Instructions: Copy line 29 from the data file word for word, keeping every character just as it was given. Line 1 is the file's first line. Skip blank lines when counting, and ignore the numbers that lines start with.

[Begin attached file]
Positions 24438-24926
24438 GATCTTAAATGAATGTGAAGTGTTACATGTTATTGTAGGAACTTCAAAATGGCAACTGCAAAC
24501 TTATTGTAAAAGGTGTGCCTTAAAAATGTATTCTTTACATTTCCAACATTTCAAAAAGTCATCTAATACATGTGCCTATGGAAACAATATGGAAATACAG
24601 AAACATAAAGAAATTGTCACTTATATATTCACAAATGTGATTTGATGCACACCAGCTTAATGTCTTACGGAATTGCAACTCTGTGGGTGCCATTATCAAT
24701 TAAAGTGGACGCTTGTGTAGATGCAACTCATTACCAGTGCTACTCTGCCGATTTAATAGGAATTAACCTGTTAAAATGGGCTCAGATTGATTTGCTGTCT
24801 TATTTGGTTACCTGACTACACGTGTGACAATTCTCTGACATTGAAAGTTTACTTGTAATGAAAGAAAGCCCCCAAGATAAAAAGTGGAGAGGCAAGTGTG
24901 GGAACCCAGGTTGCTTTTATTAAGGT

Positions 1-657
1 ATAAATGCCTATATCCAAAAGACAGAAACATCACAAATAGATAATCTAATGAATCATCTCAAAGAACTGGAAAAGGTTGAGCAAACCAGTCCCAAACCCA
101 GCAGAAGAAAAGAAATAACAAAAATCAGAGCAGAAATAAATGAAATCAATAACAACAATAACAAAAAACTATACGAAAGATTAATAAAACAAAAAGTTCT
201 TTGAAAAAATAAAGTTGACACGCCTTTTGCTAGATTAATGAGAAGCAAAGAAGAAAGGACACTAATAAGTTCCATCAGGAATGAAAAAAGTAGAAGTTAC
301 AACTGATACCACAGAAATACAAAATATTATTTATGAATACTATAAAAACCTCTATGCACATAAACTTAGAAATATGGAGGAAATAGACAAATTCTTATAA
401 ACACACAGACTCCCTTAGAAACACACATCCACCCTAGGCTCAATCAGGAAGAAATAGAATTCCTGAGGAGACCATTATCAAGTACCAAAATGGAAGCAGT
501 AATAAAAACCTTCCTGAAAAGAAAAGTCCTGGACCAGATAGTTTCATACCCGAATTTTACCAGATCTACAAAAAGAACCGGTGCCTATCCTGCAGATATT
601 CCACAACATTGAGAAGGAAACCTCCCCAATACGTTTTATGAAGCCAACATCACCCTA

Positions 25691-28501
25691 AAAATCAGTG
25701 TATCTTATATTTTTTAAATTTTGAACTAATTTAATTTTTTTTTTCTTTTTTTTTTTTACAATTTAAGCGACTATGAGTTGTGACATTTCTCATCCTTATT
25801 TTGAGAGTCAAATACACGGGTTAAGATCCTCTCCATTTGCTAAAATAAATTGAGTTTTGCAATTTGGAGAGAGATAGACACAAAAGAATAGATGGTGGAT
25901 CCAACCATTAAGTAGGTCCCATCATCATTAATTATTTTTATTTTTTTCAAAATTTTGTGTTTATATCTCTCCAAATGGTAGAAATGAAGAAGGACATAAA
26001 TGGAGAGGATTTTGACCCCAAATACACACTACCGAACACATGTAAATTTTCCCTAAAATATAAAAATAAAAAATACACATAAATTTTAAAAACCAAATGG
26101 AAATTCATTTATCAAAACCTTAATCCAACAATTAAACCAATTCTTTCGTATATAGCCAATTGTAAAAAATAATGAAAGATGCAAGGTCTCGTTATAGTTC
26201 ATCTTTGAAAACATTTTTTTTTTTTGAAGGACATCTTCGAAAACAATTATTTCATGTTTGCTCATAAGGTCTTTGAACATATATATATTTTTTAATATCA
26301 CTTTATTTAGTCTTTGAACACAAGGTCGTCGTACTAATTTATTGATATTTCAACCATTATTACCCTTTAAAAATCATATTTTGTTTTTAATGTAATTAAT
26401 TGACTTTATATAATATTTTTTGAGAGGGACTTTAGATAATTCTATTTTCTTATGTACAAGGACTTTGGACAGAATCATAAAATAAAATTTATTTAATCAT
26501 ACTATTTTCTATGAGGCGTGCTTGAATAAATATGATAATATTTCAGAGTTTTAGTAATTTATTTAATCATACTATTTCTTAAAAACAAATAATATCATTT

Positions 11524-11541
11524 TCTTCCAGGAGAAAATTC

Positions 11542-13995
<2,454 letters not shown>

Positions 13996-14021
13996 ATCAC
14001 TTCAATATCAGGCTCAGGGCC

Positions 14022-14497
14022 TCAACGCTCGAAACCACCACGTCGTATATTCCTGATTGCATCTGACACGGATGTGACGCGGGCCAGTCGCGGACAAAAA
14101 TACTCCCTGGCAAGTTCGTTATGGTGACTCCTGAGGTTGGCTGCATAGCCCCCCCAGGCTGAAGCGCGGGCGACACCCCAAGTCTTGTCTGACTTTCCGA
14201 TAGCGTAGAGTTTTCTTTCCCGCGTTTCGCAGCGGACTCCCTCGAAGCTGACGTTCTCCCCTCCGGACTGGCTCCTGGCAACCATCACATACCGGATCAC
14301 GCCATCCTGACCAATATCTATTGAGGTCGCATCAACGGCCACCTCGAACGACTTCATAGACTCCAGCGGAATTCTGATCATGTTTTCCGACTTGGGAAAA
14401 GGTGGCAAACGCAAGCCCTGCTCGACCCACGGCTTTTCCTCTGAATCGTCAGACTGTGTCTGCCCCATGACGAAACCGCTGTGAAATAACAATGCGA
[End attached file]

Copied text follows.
Positions 11542-13995